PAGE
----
star anise (Illicium verum) (from China)
In 1 Tablespoon, there is 4% DV fiber, 2% protein, 4% calcium, 2% vitamin C, 12% iron. (based on a 2,000 calorie diet) (8)
For inflammations of respiratory tract & relief from peptic discomfort. It helps soothe coughs, cures bronchitis, & calms spasms of the GI tract & cramps. Three grams is the recommended dosage (1) Japanese star anise (I. anisatum) : one source says it is antibacterial, carminative, diuretic, odontalgic, stimulant, and stomachic (11) but two other sources say it is toxic, so I would avoic Japanese star anise (see CAUTION).
Star anise seed is the fruit of an evergreen tree native to China. Medicinal preparations are made by grinding fresh, ripe seeds. (1)
Has a licorice flavor. Both pod & seeds are used. Use in soups, marinades, & spice mixtures. Star anise is one of the spices used in 5-spice powder. (2)
It is the main ingredient in an anti-viral drug that helps fight bird flu symptoms. (7)(9) The tree is grown almost exclusively in China, indo-China, & Japan. (10)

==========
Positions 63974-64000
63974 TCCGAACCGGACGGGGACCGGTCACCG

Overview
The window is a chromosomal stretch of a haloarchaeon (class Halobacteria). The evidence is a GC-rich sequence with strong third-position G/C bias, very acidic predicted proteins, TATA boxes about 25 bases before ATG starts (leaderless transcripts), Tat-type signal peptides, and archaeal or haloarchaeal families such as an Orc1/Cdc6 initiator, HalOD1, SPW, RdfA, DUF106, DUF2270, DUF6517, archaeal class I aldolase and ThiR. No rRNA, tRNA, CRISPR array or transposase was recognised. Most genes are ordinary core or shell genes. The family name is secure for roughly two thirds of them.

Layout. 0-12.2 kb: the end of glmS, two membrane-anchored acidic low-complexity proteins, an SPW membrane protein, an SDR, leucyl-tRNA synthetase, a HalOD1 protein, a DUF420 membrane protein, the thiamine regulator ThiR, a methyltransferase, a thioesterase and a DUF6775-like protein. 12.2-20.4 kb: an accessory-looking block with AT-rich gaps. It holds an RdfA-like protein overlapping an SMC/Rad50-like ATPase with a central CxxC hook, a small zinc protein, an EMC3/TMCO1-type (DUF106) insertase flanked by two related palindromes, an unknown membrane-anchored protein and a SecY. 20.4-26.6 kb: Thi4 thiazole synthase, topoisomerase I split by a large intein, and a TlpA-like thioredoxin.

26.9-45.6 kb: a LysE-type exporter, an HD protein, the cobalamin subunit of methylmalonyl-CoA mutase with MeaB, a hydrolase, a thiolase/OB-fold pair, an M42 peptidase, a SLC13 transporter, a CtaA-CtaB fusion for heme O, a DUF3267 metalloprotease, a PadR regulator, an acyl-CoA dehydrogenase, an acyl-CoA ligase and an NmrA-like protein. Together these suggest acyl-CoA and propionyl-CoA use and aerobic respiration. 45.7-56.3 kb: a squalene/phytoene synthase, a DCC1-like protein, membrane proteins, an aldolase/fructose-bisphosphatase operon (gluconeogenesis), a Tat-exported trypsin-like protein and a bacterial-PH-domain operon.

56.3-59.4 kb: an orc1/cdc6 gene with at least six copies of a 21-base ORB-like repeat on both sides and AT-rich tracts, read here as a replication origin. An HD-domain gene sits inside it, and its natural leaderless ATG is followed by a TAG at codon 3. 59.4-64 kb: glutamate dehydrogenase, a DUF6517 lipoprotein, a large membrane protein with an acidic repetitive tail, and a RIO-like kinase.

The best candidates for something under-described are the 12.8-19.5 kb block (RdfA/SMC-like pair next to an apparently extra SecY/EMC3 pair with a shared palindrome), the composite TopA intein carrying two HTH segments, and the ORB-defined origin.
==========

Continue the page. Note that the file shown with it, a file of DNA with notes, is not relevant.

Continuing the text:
26' tall tree. Propagated by seed. The fruits are harvested before they ripen, then sun-dried. (10) Soil pH 6.0. Poor light, dry, well-drained soil. (5) Grows in mild upland areas where temperatures rarely exceeds 68 degrees F. Requires well-drained, acidic soil & filtered sunlight. Needs ample water. May take over 5 years to flower but it's long-lived. (12)
Commercial star anise seeds may be adulterated with a poisonous seed, similar but slightly smaller & darker, of another plant. These have a sharp & bitter odor, resembling cadamom. (4)
The Chinese star anise is considered safe, but the Japanese star anise (I. anisatum) contains sikimitoxin & is toxic. Once they are dried, they are not easily distinguishable. (1)(6)
1) Armstrong, David. Herbs that Work: Based on the German Government's Commission E Report. Berkely, CA: Ulysses Press, 2001.
2) Bittman, Mark. How to Cook Everything Vegetarian. Hoboken, NJ: Wiley Publishing, 2007.
4) Lust, John. The Herb Book. NY, NY: Bantam Books, 1974.
5) Kowalchik, Claire & William Hylton (editors). Rodale's Illustrated Encyclopedia of Herbs. Emmaus, PA: Rodale Press, 1998.
RECIPE OF THE MONTH
Chinese Wings: either take the skin off the wings or use another part of the chicken instead & take off the skin. Recipe at http://www.recipes4us.co.uk/BBQs/chinese_wings____cd___pic___110m.htm